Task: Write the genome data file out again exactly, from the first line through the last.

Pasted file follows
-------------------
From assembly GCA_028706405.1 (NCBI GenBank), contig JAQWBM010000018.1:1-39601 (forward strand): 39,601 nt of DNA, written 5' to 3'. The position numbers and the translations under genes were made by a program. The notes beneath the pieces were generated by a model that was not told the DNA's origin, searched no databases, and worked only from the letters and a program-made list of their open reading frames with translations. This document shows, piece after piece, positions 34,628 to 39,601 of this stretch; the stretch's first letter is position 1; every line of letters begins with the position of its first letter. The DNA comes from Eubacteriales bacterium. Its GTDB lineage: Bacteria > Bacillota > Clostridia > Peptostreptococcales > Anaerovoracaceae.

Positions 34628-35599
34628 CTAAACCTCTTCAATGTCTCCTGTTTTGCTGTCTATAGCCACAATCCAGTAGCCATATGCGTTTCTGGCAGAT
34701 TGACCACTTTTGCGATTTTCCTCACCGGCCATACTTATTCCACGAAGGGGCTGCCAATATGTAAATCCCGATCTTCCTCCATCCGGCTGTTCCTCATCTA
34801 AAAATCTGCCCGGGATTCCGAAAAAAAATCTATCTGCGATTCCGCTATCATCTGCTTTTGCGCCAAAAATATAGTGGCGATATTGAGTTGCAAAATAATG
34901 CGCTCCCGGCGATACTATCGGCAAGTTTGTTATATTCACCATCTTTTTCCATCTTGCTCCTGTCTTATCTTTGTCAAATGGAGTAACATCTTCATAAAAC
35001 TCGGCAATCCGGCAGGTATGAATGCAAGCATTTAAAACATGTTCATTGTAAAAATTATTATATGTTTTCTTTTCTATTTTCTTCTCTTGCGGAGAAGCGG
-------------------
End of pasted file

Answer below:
From assembly GCA_028706405.1 (NCBI GenBank), contig JAQWBM010000018.1:1-39601 (forward strand): 39,601 nt of DNA, written 5' to 3'. The position numbers and the translations under genes were made by a program. The notes beneath the pieces were generated by a model that was not told the DNA's origin, searched no databases, and worked only from the letters and a program-made list of their open reading frames with translations. This document shows, piece after piece, positions 34,628 to 39,601 of this stretch; the stretch's first letter is position 1; every line of letters begins with the position of its first letter. The DNA comes from Eubacteriales bacterium. Its GTDB lineage: Bacteria > Bacillota > Clostridia > Peptostreptococcales > Anaerovoracaceae.

Positions 34628-35599
34628 CTAAACCTCTTCAATGTCTCCTGTTTTGCTGTCTATAGCCACAATCCAGTAGCCATATGCGTTTCTGGCAGAT
34701 TGACCACTTTTGCGATTTTCCTCACCGGCCATACTTATTCCACGAAGGGGCTGCCAATATGTAAATCCCGATCTTCCTCCATCCGGCTGTTCCTCATCTA
34801 AAAATCTGCCCGGGATTCCGAAAAAAAATCTATCTGCGATTCCGCTATCATCTGCTTTTGCGCCAAAAATATAGTGGCGATATTGAGTTGCAAAATAATG
34901 CGCTCCCGGCGATACTATCGGCAAGTTTGTTATATTCACCATCTTTTTCCATCTTGCTCCTGTCTTATCTTTGTCAAATGGAGTAACATCTTCATAAAAC
35001 TCGGCAATCCGGCAGGTATGAATGCAAGCATTTAAAACATGTTCATTGTAAAAATTATTATATGTTTTCTTTTCTATTTTCTTCTCTTGCGGAGAAGCGG